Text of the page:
The Missouri State High School Activities Association has released the 2014-2015 Interscholastic Youth Sports Brain Injury Report. Missouri is, currently, the only state that collects information on concussions suffered by high school and junior high students involved in sports and activities. In addition to concussion information, MSHSAA reports on athletic trainers and other medical support used by schools. The MSHSAA report presents a more accurate accounting of schools with access to AT services than the CATCH-ON study, as it represents more of the secondary schools. CATCH-ON, the study conducted by the Kory Stringer Institute, represented a tremendous undertaking. Unfortunately, only 50% of Missouri public schools responded to that survey; the response rate for the MSHSAA report was 70%.
The MSHSAA report indicates that 27% of schools have Full-Time ATs (up from 23% the previous year) and 40% of schools have part-time access to ATs (present at games, primarily). We have 30% of schools with no AT services, down slightly from 32% in 2013-2014. The report states that 42% of schools have an ambulance on-site at varsity football contests. Consider that in 2010-2011 only 4% of schools reported employing an AT in a full-time capacity (practices and contests), another 5% had an AT at all contests, while 38% had an AT at certain contests (21% paid; 17% volunteer). Forty percent of schools had no access to an AT.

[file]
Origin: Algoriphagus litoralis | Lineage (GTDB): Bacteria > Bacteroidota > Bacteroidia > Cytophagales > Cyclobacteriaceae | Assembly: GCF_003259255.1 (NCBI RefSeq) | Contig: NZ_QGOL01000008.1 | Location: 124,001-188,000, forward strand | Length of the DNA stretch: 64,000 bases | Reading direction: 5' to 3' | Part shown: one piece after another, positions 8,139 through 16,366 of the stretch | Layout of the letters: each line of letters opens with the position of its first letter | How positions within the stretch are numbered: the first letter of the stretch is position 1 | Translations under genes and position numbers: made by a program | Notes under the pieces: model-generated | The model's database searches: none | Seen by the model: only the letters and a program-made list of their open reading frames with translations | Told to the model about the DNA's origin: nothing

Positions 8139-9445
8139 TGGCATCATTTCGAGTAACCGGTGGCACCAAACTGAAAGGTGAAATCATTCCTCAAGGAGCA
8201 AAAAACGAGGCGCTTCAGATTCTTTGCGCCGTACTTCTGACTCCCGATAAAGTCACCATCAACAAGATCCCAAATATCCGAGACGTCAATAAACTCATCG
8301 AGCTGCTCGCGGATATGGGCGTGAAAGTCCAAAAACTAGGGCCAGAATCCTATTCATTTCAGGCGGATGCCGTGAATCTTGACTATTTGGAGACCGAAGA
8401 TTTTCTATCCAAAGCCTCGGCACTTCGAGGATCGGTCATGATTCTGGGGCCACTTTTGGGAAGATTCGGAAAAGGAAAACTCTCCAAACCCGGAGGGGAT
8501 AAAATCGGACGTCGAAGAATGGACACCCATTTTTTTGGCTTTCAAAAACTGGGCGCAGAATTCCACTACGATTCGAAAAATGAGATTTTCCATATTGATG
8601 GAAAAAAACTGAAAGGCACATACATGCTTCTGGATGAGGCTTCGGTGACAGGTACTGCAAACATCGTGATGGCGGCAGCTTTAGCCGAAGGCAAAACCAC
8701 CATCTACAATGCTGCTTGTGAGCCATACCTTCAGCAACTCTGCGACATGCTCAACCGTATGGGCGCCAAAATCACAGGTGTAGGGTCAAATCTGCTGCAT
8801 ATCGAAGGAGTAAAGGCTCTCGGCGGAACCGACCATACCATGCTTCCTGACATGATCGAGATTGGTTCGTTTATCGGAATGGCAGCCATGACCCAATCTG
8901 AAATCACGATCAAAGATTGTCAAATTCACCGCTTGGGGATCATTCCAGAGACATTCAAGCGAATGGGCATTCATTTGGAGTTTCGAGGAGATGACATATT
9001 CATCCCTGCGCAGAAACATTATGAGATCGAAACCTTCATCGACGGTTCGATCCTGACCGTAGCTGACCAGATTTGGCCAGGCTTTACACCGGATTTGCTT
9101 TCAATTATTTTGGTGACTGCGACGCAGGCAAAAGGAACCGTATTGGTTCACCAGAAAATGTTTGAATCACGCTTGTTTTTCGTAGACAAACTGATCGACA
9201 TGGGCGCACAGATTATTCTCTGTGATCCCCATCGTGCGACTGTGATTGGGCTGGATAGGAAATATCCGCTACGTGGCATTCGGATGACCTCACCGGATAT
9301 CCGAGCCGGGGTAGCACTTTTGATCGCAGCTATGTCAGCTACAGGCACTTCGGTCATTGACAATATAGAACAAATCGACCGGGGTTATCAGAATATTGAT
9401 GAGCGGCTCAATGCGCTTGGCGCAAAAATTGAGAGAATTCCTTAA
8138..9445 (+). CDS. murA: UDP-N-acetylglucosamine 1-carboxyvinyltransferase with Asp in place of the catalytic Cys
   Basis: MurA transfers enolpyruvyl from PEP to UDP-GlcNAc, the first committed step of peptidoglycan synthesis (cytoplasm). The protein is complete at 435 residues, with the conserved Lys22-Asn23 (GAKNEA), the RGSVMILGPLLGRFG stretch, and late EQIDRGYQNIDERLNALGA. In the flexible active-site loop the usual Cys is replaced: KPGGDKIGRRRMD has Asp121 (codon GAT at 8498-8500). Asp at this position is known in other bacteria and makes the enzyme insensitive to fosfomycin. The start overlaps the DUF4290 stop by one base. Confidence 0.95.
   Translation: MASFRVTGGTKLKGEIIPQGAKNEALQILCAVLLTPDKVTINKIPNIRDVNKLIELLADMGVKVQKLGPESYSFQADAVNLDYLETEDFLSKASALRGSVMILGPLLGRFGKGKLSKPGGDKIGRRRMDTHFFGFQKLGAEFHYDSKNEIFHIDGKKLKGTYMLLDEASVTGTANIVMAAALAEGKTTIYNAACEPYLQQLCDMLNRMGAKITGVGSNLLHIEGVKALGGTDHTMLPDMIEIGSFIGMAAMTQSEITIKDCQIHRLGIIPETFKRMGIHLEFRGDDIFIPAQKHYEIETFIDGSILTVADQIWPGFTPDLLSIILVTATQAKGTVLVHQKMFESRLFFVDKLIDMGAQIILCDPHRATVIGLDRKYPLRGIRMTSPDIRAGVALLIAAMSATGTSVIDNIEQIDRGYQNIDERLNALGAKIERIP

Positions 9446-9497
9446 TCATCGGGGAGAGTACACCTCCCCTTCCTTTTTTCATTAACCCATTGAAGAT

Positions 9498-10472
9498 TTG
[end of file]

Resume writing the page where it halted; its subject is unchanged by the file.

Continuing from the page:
Continue to do good work – people are noticing! Yes, having ATs available at every school is a goal. We are making progress. And we are making this progress because people realize the importance of having a qualified health care provider present and are finding ways to make this happen – not because of a state mandate for all schools to hire ATs.